Presented by the Chicago-based documentary production and distribution company Terra Nova Films, the seventh annual Silver Images Film Festival runs Monday, May 1, through Sunday, May 14, at Good Shepherd Hospital, 450 W. Highway 22, Barrington; Loyola Univ. Rubloff Auditorium, 25 E. Pearson; District 214 Community Education, 2121 S. Goebbert Rd., Arlington Heights; Good Samaritan Hospital, 3815 Highland, Education Room C, Downers Grove; College of DuPage Older Adult Institute, 22nd St. and Lambert Rd., Glen Ellyn; Ravenswood Hospital, 4450 N. Winchester; South Suburban Hospital, 17800 S. Kedzie, Hazelcrest; Copernicus Center, 3160 N. Milwaukee; North Shore Senior Center, New Trier West Center, Building D, 7 Happ Rd., Northfield; Howard Brown Health Center, 4025 N. Sheridan; and Lutheran General Hospital, 1775 Dempster, Park Ridge. Unless otherwise noted, admission is free; all films will be shown on video. For more information call 773-881-6940.


Short films, program one

Keiko Ibi’s Oscar-winning video documentary The Personals (1998) offers an endearing look at elderly Manhattan singles who find friendship and therapy through a drama workshop. Perhaps only a young outsider like Ibi, a film student from Japan, could have elicited such candid and amusing remarks about sex, desire, and loneliness based on the seniors’ latest play, drawn from personal ads in a Jewish weekly. Some of the scenes are cloying or run too long, but the film is animated by the seniors’ zest for life. Mark Haller Wade’s Flowers for Charlie (1996) is a sentimental, didactic vignette about an old man who befriends fellow passengers on his regular bus route. His calming influence is missed when he doesn’t show up for three days in a row, leaving us with the obvious moral that we should cherish rather than ignore seniors. Sue Marx and Pamela Conn’s Young at Heart (1987) profiles Louis and Reva, two widowed amateur painters in their 80s who become companions and finally tie the knot in a Jewish wedding. They’re well-adjusted in old age, readily dispensing opinions about art and advice for longevity. At times the film suggests a public service announcement about dealing with the golden years, yet it’s undeniably heartwarming when the couple recall their upbringing, their respective children, and their late spouses. (TS) (Good Shepherd Hospital, 9:00 am)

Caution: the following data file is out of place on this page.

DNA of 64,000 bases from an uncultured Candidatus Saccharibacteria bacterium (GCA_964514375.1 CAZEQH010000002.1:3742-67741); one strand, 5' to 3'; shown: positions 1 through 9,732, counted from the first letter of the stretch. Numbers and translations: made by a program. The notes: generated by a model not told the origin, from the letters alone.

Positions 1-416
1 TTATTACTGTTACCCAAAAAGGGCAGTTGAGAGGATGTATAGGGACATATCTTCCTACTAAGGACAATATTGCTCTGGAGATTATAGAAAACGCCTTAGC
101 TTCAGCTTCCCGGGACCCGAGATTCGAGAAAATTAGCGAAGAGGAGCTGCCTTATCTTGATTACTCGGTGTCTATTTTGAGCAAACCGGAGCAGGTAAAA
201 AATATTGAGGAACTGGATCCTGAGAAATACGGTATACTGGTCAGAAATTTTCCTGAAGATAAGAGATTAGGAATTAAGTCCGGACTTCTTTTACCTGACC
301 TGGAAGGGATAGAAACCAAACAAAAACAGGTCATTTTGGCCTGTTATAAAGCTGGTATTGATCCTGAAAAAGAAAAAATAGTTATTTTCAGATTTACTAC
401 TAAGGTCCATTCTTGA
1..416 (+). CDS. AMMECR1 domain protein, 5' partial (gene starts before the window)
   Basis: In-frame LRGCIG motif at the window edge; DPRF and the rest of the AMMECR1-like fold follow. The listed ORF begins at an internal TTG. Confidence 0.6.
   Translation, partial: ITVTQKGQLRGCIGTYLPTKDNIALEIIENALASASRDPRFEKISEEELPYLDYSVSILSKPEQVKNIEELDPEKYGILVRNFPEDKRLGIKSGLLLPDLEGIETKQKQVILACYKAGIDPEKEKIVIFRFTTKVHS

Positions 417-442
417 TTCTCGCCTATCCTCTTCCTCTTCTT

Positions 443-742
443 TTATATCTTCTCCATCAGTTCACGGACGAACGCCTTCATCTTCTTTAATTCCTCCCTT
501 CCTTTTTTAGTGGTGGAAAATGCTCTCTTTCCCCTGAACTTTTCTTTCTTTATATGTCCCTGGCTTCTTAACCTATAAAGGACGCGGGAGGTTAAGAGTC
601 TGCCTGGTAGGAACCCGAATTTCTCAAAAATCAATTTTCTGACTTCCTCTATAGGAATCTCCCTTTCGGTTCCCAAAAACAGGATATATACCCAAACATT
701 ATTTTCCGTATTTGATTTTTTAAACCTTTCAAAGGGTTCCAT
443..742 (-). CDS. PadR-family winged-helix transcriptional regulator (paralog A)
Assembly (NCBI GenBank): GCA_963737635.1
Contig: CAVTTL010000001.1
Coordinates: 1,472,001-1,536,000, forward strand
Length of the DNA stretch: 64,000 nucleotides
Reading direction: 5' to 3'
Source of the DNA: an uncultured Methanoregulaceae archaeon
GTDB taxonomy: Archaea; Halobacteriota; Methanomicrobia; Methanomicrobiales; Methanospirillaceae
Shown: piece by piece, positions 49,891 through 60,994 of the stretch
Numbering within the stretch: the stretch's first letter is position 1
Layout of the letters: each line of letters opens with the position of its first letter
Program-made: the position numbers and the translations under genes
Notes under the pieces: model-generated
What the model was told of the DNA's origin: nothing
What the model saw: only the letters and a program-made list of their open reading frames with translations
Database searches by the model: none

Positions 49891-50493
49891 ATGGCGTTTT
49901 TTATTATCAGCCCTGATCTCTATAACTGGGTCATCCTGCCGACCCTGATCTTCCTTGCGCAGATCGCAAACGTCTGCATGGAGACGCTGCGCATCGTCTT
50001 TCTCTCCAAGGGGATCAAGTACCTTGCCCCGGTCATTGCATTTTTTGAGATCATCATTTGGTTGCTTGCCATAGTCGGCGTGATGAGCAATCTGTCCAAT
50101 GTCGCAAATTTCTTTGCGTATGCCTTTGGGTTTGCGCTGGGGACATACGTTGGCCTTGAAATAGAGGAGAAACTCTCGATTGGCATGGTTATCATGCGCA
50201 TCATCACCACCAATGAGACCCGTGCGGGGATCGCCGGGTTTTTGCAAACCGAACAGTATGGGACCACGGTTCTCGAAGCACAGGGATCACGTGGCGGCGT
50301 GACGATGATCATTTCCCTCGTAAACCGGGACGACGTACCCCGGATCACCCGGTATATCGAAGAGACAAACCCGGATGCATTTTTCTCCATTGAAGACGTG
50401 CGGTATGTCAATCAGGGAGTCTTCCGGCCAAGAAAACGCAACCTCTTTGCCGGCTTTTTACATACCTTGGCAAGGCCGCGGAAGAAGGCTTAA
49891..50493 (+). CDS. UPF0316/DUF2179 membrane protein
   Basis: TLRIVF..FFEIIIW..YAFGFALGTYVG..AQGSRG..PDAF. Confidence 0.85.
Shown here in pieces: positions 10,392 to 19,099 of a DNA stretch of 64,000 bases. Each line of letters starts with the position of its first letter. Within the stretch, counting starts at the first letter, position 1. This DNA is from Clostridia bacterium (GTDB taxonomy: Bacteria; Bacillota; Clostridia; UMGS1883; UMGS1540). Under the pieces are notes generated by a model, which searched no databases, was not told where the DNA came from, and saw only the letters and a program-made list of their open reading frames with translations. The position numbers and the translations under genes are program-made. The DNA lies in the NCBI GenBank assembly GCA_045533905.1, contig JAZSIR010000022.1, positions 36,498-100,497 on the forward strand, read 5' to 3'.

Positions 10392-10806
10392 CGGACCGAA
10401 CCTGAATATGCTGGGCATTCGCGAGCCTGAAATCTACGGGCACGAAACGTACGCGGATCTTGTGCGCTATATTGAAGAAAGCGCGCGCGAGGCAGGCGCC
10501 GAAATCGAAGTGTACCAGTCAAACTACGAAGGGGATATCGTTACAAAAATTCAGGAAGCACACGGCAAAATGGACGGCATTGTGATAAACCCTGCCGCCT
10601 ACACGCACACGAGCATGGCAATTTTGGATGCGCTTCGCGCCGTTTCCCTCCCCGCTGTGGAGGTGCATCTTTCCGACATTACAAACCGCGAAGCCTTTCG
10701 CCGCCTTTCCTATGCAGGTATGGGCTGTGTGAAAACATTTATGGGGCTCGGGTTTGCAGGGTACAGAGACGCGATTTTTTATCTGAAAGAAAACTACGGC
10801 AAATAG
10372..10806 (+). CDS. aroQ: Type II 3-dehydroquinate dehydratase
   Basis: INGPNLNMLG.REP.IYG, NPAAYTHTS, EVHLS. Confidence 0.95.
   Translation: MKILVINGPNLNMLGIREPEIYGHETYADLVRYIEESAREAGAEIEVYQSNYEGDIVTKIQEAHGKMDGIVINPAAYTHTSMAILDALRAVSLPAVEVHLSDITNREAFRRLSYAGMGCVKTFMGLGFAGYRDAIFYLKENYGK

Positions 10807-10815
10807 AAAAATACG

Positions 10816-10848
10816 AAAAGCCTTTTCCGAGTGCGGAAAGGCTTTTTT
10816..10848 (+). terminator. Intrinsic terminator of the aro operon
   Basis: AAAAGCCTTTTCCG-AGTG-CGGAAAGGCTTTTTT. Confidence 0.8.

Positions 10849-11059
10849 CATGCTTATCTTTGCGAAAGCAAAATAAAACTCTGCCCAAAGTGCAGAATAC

94 Years and 1 Nursing Home Later

See Critic’s Choice. (Loyola Univ. Rubloff Auditorium, 1:00 and 7:00)


Short films, program two

Johnson’s List (1998), a documentary by Jonathan Grupper, tells the story of “Johnny” Johnson, a POW during the Korean War who secretly recorded the names of American fatalities so their fates would be known. Daughter of the Bride (1997) by Terry Randall examines a family’s mixed feelings when its widowed mother decides to remarry. On the same program, Down, Across. Admission is $3. (District 214 Community Education, 10:00 am)


Short films, program three

Two films: The Personals and Young at Heart. (Good Samaritan Hospital, 9:00 am)

Short films, program four

Bob Costas narrates Len Berman’s 24-minute documentary The Spirit of Senior Softball (1999), about seniors finding camaraderie in sports. On the same program, The Personals. (College of DuPage Older Adult Institute, 1:30)

Short films, program five